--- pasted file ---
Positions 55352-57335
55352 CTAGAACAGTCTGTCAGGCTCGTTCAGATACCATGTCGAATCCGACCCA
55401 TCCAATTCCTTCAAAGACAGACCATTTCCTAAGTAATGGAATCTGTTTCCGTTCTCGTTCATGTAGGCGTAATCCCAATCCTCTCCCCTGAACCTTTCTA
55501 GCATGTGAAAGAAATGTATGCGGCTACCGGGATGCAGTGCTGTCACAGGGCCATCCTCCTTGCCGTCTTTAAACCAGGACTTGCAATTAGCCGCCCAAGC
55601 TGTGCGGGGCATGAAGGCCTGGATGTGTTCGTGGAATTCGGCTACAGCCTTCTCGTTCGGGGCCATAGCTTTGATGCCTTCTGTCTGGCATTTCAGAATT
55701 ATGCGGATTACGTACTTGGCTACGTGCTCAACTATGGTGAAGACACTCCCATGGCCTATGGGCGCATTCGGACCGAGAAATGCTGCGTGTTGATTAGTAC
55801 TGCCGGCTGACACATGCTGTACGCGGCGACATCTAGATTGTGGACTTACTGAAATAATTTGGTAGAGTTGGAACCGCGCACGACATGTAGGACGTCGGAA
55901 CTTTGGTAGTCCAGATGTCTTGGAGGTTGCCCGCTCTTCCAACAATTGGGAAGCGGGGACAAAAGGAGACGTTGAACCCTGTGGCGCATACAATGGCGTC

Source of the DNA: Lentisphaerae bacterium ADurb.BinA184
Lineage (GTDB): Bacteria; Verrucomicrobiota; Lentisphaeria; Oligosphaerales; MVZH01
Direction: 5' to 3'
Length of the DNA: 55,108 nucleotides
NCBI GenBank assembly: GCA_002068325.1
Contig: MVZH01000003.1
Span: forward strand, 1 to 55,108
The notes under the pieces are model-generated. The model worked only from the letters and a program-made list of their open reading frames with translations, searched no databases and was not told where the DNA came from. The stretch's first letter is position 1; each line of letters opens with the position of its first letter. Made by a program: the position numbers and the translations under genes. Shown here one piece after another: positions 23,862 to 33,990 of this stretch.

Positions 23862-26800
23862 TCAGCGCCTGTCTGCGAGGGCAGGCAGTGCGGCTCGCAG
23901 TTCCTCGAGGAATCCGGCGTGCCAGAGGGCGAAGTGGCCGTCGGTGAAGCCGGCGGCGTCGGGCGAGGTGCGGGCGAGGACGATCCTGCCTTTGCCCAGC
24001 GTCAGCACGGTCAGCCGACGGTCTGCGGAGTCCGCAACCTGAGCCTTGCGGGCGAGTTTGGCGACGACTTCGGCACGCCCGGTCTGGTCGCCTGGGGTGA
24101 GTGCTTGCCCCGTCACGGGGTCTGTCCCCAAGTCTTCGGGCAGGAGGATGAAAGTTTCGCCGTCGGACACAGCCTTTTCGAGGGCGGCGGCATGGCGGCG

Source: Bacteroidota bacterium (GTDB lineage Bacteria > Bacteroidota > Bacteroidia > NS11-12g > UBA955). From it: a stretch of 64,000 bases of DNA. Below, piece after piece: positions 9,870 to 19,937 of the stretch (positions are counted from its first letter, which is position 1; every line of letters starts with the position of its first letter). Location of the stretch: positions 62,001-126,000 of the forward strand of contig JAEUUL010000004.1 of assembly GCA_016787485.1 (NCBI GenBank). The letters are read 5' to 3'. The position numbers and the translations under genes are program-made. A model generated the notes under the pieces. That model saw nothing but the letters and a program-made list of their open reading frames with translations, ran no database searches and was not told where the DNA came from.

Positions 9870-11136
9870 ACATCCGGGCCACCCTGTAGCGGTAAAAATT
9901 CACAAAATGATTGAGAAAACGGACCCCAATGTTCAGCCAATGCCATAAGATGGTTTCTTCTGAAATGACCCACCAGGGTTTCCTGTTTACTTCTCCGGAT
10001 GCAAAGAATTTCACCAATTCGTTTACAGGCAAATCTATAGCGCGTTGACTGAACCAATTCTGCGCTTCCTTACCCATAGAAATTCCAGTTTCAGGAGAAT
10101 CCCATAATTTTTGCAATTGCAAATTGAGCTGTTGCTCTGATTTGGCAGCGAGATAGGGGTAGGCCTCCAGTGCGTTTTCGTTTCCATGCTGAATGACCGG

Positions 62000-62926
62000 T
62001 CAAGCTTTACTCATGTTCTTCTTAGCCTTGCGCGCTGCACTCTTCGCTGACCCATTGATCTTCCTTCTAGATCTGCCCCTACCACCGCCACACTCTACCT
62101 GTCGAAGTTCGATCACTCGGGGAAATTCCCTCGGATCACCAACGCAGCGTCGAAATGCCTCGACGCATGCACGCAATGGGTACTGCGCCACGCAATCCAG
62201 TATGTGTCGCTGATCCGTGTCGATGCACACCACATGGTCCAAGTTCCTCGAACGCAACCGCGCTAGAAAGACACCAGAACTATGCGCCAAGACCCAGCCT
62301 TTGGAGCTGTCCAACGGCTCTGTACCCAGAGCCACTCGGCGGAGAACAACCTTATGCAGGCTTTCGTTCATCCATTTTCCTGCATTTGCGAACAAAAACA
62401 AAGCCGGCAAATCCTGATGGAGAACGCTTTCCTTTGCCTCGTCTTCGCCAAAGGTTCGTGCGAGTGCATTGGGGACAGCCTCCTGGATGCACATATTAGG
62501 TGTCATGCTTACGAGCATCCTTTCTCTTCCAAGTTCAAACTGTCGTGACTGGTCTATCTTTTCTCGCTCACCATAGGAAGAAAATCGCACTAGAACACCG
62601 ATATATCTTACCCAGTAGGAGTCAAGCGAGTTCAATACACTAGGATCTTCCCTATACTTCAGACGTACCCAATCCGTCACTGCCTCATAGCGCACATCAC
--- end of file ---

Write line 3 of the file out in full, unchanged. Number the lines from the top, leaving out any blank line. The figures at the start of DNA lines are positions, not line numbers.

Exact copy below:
55401 TCCAATTCCTTCAAAGACAGACCATTTCCTAAGTAATGGAATCTGTTTCCGTTCTCGTTCATGTAGGCGTAATCCCAATCCTCTCCCCTGAACCTTTCTA